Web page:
takeover target and Corona producer Grupo Modelo has basically declared its own
. Much as bars serving green beer and playing
The Wild Rover
every 15 minute have little to do with Ireland's patron saint bringing Christianity to that nation and teaching about the Holy Trinity with the help of three-leaf shamrocks, Mexican chain restaurants that turn their parking lots into fenced, guarded camps of suburbanites downing Dos Equis and munching on tacos have little to do with the Mexican army scoring an upset against French forces in the Battle of Puebla.
It's once again about the beer, and Grupo Modelo has been playing this game and cashing in on this usurped holiday better than anyone. In the past three years,
-- Modelo's U.S. distribution joint venture with
-- has watched its U.S. sales increase 13% as the U.S. beer market overall reported loss after loss. That said, it's tallied those gains with just about as little dignity as possible.
A jingle in holiday radio ads for Corona used to refer to it as "The Drinko for Cinco
de Mayo." Corona is still regularly attached to holiday events dubbed "Cinco de Drinko" or "Drinko de Mayo." And for what? Back in May 2002, when Cinco de Mayo parties in the U.S. had just swept their way East after years of celebrations by Mexican communities in Western states, Americans drank 19.25 million barrels of beer. During the same month in 2011, they drank 19 million barrels. While there still aren't consumption numbers for last year, when Cinco de Mayo fell on a Saturday, that's not exactly a staggering, game-changing shift.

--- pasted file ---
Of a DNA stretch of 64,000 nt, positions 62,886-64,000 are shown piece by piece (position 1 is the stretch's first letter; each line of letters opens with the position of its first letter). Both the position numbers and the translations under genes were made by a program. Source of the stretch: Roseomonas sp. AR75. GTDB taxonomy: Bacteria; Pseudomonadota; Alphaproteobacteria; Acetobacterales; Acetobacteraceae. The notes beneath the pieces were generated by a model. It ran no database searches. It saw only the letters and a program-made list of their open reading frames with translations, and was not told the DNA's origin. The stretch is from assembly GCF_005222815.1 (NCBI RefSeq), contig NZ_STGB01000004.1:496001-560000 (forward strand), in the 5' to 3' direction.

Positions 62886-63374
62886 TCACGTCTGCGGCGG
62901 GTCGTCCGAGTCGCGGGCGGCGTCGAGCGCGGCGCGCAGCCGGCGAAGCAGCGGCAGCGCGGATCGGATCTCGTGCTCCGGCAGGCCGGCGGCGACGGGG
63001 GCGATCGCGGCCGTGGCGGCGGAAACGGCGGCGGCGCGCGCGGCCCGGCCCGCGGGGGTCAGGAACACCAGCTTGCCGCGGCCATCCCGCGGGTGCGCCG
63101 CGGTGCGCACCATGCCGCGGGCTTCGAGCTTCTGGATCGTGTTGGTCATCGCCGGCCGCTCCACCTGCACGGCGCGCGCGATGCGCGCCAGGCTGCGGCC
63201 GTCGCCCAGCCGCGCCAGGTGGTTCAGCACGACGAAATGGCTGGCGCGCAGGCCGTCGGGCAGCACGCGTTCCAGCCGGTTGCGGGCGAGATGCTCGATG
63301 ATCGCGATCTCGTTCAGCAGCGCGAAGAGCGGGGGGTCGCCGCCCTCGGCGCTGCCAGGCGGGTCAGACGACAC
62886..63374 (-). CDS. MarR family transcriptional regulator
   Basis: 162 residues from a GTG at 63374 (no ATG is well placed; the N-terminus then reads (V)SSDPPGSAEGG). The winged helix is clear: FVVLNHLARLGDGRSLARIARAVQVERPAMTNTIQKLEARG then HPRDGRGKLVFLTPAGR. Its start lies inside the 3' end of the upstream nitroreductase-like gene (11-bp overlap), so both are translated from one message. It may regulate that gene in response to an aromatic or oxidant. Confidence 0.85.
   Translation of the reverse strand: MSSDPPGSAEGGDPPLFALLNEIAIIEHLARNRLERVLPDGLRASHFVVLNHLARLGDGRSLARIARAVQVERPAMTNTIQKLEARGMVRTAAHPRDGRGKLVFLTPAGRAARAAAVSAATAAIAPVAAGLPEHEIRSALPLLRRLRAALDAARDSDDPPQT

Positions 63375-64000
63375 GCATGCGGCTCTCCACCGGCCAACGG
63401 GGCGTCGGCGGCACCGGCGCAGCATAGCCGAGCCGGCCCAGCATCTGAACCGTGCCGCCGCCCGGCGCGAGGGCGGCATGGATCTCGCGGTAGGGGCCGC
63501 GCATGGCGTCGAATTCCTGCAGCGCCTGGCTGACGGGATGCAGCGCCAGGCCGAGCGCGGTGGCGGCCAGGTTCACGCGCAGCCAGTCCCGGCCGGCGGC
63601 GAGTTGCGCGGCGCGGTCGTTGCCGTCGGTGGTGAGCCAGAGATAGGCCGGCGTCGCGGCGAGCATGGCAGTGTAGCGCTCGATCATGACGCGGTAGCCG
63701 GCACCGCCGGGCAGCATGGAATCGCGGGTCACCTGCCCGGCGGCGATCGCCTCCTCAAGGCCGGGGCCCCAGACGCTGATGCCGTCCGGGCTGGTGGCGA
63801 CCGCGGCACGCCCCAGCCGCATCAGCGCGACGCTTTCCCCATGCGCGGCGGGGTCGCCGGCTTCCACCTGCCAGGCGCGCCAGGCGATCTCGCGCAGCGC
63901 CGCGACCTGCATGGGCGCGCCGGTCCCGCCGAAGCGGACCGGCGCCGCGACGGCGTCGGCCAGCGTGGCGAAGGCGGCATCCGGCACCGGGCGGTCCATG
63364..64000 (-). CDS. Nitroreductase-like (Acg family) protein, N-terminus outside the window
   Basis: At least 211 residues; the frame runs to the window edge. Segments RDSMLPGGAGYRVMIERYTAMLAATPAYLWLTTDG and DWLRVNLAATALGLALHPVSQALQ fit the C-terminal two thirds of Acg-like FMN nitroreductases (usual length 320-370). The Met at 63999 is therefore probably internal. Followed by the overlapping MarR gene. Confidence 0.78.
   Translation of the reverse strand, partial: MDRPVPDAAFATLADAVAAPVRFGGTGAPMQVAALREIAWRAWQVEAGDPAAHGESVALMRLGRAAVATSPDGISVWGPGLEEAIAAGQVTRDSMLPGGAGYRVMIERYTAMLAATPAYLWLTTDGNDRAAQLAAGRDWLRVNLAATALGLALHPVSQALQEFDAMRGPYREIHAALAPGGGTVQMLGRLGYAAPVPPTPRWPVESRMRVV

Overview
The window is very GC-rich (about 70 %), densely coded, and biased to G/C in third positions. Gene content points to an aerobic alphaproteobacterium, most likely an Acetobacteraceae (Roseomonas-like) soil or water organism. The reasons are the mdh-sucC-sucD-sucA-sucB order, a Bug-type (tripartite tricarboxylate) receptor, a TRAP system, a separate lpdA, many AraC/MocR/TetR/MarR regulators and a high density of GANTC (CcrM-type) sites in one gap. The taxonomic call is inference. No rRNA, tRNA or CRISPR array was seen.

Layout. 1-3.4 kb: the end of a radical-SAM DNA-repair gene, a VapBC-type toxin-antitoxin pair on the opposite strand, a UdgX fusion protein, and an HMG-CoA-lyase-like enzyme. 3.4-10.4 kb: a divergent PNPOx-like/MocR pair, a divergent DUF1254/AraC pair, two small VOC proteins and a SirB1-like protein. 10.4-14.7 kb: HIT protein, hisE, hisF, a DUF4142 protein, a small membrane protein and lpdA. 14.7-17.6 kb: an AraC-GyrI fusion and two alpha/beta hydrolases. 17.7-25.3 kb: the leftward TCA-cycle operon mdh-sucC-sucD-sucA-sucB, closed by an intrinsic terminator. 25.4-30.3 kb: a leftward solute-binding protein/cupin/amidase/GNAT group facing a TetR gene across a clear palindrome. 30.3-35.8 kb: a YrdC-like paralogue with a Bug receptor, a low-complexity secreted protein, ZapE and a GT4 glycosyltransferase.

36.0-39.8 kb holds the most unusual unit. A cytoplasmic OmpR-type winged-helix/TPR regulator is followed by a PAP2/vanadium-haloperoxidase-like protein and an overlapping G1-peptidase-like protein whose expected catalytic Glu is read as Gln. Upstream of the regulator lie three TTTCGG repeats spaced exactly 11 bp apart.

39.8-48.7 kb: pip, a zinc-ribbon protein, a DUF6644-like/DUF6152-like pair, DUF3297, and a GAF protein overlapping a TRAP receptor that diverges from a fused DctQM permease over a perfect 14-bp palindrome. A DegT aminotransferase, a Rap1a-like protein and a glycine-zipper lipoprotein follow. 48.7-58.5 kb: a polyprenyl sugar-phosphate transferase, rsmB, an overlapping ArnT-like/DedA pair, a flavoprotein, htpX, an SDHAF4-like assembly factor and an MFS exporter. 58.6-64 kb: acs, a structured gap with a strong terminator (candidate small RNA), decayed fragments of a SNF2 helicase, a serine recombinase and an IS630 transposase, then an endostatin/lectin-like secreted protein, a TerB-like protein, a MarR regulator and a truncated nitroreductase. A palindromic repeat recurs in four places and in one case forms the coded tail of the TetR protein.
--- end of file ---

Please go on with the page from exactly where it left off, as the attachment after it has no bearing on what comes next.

It's just enough to give Modelo a 5.6% share of the U.S. beer market by letting Americans take awkward, embarrassing and potentially offensive pictures of each other in sombreros, giving them another reason to hate on the French and funneling skids full of its product down their gullets. Now with Anheuser-Busch InBev about to take a controlling stake in Modelo, Cinco de Mayo isn't just a big Corona ad anymore, but a Budweiser ad as well.
heart was in the right place when the Portland, Ore., bar manager and cocktail writer proposed Repeal Day back in 2006. Positing that drinking holidays such as St. Patrick's Day and Cinco de Mayo were exclusionary and somewhat awkward uses of other countries' and cultures' celebrations, Morgenthaler instead suggested marking Dec. 5 -- the day in 1933 when the 18th Amendment prohibiting the sale of alcohol in the U.S. was repealed by the 21st Amendment. It's a date related directly to alcohol and the nation's policies governing it, it's right there in the Constitution for all to see and it has only two caveats to celebrating it: 1. Be 21 or older and 2. Be an American or someone standing in America at the time.
It doesn't even limit the party to beer. Mix up an Old Fashioned, uncork a bottle of syrah or crack open a bottle of hard cider. You're celebrating your legal right to enjoy any of them and aren't favoring any specific company or industry by doing so.
Then again, there's another perfect day for you to do that: any day of the year. Stop waiting for excuses, stop looking for someone to guide your drink choices and just get some people together for a drink already. Nobody will dye a river green or hold a parade for you, but chances are nobody will spill a drink on you, ignore your drink order or try to foist a drink you don't want on you, either.
-- Written by Jason Notte in Portland, Ore.
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Jason Notte is a reporter for TheStreet. His writing has appeared in The New York Times, The Huffington Post, Esquire.com, Time Out New York, the Boston Herald, the Boston Phoenix, the Metro newspaper and the Colorado Springs Independent. He previously served as the political and global affairs editor for Metro U.S., layout editor for Boston Now, assistant news editor for the Herald News of West Paterson, N.J., editor of Go Out! Magazine in Hoboken, N.J., and copy editor and lifestyle editor at the Jersey Journal in Jersey City, N.J.